An engineer submitted proposed costs to the city council for some trail enhancements. He then noted that the biggest variable was the price for tree removal, openly admitting that the actual cost could be significantly higher than the amount that was currently listed.

All estimates are a guess and the final figures often vary from what is first approved. I like the engineer’s method of calling out the “biggest variable” as a way to help council members understand the level of risk that they are undertaking and to help them gauge total cost projections by monitoring the tree removal line item.

Think about how you present your proposals that, by their very nature, include uncertainties. Can you increase your chances of approval by breaking down the variables that could fluctuate and calling out the places that are the highest risk? Your ability to distinguish that all factors are not equal will demonstrate your expertise and understanding and give the decision-makers more confidence to proceed.

 

About the Author leadership dots by dr. beth triplett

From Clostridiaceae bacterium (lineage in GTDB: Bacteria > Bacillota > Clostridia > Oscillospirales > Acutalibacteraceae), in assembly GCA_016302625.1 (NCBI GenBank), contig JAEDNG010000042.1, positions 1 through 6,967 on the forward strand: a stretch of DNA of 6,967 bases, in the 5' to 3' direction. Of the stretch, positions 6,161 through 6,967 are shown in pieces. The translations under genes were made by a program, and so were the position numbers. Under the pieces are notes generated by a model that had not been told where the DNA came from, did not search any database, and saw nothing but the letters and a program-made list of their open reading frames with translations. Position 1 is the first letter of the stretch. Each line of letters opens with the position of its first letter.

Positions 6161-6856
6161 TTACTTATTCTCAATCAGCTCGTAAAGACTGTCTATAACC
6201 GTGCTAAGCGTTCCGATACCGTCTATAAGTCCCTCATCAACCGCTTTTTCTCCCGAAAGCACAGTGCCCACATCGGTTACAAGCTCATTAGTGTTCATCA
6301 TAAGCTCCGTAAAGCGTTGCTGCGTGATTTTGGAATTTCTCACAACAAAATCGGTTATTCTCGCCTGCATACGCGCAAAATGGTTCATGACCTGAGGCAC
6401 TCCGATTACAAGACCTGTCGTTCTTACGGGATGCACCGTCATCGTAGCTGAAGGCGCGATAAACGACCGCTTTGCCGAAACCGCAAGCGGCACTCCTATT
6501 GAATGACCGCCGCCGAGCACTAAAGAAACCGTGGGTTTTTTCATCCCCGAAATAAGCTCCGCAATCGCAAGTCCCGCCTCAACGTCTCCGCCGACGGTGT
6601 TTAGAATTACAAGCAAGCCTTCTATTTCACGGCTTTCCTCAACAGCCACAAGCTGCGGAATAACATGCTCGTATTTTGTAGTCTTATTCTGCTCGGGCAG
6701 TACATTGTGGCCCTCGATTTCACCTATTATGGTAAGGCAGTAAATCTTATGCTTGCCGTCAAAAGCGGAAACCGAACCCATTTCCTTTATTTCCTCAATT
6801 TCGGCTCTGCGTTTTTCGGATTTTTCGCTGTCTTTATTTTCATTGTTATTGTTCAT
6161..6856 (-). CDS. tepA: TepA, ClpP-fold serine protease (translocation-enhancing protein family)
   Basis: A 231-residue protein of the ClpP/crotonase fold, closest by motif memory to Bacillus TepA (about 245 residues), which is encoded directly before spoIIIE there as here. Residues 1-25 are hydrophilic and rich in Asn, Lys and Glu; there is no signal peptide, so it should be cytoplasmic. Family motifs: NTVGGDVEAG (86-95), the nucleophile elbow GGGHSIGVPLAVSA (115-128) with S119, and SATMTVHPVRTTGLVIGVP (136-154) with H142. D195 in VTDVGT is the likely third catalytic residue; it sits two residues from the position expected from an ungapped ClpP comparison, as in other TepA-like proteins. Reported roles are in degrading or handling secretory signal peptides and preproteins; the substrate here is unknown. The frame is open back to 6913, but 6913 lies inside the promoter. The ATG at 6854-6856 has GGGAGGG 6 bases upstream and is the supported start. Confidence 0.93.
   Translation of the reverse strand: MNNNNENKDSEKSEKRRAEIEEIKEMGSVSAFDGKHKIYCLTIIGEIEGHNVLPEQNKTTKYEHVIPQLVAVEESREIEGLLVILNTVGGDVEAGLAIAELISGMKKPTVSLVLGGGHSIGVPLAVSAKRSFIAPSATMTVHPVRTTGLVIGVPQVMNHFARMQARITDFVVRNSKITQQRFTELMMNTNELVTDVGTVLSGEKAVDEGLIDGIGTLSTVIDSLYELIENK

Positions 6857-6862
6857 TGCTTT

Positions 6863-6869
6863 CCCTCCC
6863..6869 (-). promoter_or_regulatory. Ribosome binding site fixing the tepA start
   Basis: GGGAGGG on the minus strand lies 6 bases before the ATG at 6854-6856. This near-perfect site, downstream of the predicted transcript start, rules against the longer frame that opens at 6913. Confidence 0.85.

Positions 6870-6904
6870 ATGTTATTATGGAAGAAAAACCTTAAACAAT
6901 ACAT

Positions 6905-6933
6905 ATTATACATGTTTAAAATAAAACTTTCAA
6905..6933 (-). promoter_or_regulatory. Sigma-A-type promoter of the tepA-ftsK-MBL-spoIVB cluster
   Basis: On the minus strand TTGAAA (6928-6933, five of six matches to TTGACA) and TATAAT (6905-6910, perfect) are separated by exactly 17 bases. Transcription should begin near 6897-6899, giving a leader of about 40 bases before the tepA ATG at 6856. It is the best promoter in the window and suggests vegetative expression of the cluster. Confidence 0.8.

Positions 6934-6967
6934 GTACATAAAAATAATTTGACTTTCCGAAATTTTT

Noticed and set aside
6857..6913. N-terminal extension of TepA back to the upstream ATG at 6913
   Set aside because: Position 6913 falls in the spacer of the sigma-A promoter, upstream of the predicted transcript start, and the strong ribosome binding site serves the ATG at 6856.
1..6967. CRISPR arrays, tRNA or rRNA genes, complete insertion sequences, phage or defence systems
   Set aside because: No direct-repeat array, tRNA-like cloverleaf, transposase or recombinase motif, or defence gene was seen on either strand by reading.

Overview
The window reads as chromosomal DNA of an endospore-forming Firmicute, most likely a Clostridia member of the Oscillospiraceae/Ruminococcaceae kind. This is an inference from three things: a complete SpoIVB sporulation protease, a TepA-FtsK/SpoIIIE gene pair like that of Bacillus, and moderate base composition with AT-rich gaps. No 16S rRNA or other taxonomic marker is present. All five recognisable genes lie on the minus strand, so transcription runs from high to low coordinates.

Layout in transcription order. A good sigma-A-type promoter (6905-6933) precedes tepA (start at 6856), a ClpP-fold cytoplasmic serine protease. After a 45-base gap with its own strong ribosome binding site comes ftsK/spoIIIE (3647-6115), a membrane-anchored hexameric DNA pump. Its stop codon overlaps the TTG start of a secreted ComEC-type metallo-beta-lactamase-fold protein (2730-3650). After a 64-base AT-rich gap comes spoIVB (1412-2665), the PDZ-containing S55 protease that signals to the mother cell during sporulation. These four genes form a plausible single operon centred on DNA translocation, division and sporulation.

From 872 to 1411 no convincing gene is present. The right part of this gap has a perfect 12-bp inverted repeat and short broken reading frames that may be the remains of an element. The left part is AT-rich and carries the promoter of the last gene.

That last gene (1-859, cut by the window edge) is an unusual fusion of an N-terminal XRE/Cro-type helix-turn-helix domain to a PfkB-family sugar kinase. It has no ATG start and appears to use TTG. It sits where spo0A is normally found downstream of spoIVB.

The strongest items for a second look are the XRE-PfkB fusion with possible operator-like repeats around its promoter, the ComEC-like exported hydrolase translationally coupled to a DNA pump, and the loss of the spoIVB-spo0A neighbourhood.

I'm the chief connector at leadership dots where I serve as "the string" for individuals and organizations. Like stringing pearls together to make a necklace, "being the string" is an intentional way of thinking and behaving – making linkages between things that otherwise appear random or unconnected – whether that be supervising a staff, completing a dissertation or advancing a project in the workplace. I share daily leadership dots on my blog to provide examples of “the string” in action. I use the string philosophy through coaching, consulting and teaching to help others build capacity in themselves and their organizations. I craft analogies and metaphors that help people comprehend complex topics and understand their role in the system. My favorite work involves helping those new to supervision or newly promoted supervisors build confidence and learn the skills necessary to effectively lead their team.

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